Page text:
Essays in Honor of Lance Taylor
Edited by Amitava Krishna Dutt
Chapter 19: Developing countries' anti-cyclical policies in a globalized world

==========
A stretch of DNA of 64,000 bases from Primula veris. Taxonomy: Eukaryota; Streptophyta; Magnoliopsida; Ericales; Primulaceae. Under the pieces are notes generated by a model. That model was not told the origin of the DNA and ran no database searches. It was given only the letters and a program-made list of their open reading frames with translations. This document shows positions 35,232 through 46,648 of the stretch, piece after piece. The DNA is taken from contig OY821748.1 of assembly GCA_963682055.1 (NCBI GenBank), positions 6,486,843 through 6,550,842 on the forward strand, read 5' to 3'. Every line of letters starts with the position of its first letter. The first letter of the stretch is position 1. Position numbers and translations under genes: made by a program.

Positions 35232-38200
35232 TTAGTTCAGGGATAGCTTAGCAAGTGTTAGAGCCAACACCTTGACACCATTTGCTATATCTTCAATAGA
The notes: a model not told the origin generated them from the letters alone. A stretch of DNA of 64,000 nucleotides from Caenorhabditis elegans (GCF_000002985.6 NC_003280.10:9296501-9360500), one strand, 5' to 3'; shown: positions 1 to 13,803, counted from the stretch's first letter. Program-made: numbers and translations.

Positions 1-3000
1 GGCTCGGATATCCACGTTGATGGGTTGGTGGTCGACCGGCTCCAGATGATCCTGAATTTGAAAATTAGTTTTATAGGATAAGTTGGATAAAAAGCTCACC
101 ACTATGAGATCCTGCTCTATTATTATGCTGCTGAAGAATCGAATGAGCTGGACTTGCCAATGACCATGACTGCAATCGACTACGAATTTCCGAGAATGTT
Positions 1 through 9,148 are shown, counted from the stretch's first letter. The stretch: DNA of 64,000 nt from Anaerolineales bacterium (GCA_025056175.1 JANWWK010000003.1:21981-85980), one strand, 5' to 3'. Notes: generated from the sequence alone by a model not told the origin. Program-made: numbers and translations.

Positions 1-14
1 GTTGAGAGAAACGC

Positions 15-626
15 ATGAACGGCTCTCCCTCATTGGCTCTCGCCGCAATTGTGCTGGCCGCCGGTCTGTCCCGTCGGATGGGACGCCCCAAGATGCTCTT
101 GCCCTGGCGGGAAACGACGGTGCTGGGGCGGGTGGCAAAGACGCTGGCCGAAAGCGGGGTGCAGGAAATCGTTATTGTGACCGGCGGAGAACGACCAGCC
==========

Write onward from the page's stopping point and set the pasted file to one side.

19. Developing countries’ anti-cyclical policies in a globalized world José Antonio Ocampo* The volatility and contagion characteristic of international ﬁnancial markets, which dominated emerging economies during the 1990s, have deep historical roots.1 Indeed, from the mid-1970s to the end of the 1980s, Latin America and many other regions in the developing world experienced a long boom–bust cycle, the most severe of its kind since that of the 1920s and 1930s. The shortening but also the intensity of boom–bust cycles have been distinctive features of the 1990s. The latter is reﬂected, in the words of the Chairman of the Federal Reserve Board, in the fact that the ‘size of the breakdowns and required oﬃcial ﬁnance to counter them is of a diﬀerent order of magnitude than in the past’ (Greenspan, 1998). Viewed from the perspective of developing countries, the essential feature of instability is the succession of periods of intense capital inﬂows, in which ﬁnancial risks signiﬁcantly increase, facilitated and sometimes enhanced by pro-cyclical domestic macroeconomic policies, and the latter phases of adjustment, in which these risks are exposed and the pro-cyclical character of the measures adopted to ‘restore conﬁdence’ amplify the ﬂow (economic activity) and stock (portfolio) eﬀects of adjustment processes. An essential part of the solution to these problems lies in strengthening the institutional framework to prevent and manage ﬁnancial crises at the global level.2 This chapter, however, looks at the role of developing countries’ domestic policies in managing externally...
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